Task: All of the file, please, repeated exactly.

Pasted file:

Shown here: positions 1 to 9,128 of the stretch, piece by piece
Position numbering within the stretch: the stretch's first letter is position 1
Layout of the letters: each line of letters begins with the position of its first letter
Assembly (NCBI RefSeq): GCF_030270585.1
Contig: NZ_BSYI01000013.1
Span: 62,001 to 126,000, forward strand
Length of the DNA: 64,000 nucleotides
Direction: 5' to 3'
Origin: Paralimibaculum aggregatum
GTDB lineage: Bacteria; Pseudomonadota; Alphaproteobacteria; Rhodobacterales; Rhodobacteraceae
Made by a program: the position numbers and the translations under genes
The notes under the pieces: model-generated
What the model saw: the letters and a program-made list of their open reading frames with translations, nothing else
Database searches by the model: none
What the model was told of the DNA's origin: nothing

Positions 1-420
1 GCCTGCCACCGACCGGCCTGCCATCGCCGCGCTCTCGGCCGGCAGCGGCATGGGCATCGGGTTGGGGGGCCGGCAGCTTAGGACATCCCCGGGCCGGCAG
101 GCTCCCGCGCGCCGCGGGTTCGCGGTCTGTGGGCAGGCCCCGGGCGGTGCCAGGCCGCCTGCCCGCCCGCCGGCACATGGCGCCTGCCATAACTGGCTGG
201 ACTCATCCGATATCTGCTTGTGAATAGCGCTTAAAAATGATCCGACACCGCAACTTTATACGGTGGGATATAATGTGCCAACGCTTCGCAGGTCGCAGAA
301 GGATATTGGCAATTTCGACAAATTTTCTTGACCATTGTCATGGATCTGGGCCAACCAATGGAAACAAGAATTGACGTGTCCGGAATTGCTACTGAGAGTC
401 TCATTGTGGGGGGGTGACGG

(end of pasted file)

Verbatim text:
Shown here: positions 1 to 9,128 of the stretch, piece by piece
Position numbering within the stretch: the stretch's first letter is position 1
Layout of the letters: each line of letters begins with the position of its first letter
Assembly (NCBI RefSeq): GCF_030270585.1
Contig: NZ_BSYI01000013.1
Span: 62,001 to 126,000, forward strand
Length of the DNA: 64,000 nucleotides
Direction: 5' to 3'
Origin: Paralimibaculum aggregatum
GTDB lineage: Bacteria; Pseudomonadota; Alphaproteobacteria; Rhodobacterales; Rhodobacteraceae
Made by a program: the position numbers and the translations under genes
The notes under the pieces: model-generated
What the model saw: the letters and a program-made list of their open reading frames with translations, nothing else
Database searches by the model: none
What the model was told of the DNA's origin: nothing

Positions 1-420
1 GCCTGCCACCGACCGGCCTGCCATCGCCGCGCTCTCGGCCGGCAGCGGCATGGGCATCGGGTTGGGGGGCCGGCAGCTTAGGACATCCCCGGGCCGGCAG
101 GCTCCCGCGCGCCGCGGGTTCGCGGTCTGTGGGCAGGCCCCGGGCGGTGCCAGGCCGCCTGCCCGCCCGCCGGCACATGGCGCCTGCCATAACTGGCTGG
201 ACTCATCCGATATCTGCTTGTGAATAGCGCTTAAAAATGATCCGACACCGCAACTTTATACGGTGGGATATAATGTGCCAACGCTTCGCAGGTCGCAGAA
301 GGATATTGGCAATTTCGACAAATTTTCTTGACCATTGTCATGGATCTGGGCCAACCAATGGAAACAAGAATTGACGTGTCCGGAATTGCTACTGAGAGTC
401 TCATTGTGGGGGGGTGACGG